>> limit.
>> Hard to say which way is better, but your method is the safer method of
>> passing approvals.  Given the expense of approvals, having it pass first try
>> might be more critical than squeezing out every dBm for the datasheet (tech
>> vs sales argument).
>> Regards,
>> Mike
>> -----Original Message-----
>> From: Ben Greear [mailto:greearb at candelatech.com]
>> Sent: November 17, 2015 11:48 AM
>> To: Michael Rex; pommnitz at yahoo.com
>> Subject: Re: TX-Power limits for ath10k based card on Linux 3.18.24
>> (offlist)
>> On 11/17/2015 11:20 AM, Michael Rex wrote:
>>>   Joerg,
>>>   The power at 11g is 15-19dBm, not 20dBm as shown in this screenshot.
>> There is no such thing as 2 chains power in 11g (they have diversity, which
>> means A port
>>>   or B port, there is no MIMO processing going on there to sum the powers).
>> That is a fallacy but they won't remove it from their datasheet.
>>>   The power will fluctuate, depending on the data rate used.  So when you
>> had less attenuation, it likely transmitted at 54M. When you added
>> attenuation, it
>>>   adapted to 6M and output 4dBm more.  You'd have to see the received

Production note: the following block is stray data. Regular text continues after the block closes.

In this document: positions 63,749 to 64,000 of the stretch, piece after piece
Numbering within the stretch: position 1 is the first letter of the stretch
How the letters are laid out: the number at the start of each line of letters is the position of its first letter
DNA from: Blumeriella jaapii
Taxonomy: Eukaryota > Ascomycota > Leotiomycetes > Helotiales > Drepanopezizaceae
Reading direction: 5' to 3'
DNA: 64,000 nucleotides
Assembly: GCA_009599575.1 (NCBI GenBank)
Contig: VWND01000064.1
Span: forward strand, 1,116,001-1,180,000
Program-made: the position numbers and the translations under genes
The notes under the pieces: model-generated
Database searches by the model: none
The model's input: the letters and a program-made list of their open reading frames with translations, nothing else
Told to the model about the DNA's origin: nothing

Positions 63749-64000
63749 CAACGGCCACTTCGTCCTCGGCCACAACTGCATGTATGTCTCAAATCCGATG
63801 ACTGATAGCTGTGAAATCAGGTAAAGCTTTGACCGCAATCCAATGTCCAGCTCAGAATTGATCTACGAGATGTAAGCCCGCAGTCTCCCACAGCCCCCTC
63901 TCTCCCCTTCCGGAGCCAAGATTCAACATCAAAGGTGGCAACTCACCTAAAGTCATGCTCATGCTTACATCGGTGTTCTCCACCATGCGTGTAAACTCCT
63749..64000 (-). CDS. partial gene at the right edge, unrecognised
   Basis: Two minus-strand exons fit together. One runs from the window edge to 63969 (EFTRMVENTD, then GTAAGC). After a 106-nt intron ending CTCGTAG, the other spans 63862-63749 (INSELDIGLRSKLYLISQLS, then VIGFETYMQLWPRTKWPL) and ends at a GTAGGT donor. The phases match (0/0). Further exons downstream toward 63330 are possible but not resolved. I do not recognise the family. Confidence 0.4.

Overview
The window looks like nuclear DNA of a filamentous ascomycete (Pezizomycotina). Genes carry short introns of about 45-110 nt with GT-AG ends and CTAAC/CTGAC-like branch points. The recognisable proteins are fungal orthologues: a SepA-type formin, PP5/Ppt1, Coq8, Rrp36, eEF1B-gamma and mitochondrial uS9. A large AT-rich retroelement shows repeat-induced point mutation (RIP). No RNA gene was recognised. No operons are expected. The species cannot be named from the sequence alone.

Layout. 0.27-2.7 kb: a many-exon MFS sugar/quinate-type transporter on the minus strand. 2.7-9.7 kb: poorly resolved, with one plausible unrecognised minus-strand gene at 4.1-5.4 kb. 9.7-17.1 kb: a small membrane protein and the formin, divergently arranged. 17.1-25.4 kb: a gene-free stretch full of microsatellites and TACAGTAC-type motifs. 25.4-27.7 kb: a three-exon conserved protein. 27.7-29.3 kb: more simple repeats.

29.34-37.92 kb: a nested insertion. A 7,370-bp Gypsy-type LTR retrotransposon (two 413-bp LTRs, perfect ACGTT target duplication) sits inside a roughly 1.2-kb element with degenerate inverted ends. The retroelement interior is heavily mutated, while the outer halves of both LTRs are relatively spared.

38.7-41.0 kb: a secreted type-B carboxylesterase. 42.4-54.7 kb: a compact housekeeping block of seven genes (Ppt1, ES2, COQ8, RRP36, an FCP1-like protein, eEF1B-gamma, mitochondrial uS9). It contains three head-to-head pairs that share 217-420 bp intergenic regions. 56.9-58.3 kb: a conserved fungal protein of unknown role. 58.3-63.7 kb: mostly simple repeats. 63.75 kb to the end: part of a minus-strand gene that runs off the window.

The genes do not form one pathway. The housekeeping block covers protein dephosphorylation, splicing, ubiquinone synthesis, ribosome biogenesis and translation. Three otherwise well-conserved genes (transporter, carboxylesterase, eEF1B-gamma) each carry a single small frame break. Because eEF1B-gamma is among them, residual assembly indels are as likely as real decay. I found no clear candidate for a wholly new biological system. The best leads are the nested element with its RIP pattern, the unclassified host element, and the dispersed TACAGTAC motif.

>> data
>> rate on the receiver, or test equipment that can detect it (I believe there
>> is still an
>>>   issue reporting data rate in Ath10k?).  The power for 48M is likely 16,
>> and 36M is likely 17dBm, so you kind of have to know what data rate is being
>> sent to
>>>   know how close to expected you really are. Otherwise, you could be 4dBm
>> off from your expectation, but its exactly as designed.
>> You can force the data-frame transmit rate in ath10k firmware, and, at least
>> with my hacked kernel and firmware,
>> you can also force the management and broadcast/mcast frames to a specific
>> legacy rate.
>> So, you should be able to force to 6Mbps, do a test, and then force to
>> 54Mbps, and do
>> another test to verify the tx-power at different rates.
>> The change I made to my firmware regarding tx power is something like this:
>> Original code took total-requested-power, and basically divided by 3 if NIC
>> was 3x3 capable.
>> I changed it to set up tx-power based on the number of chains that a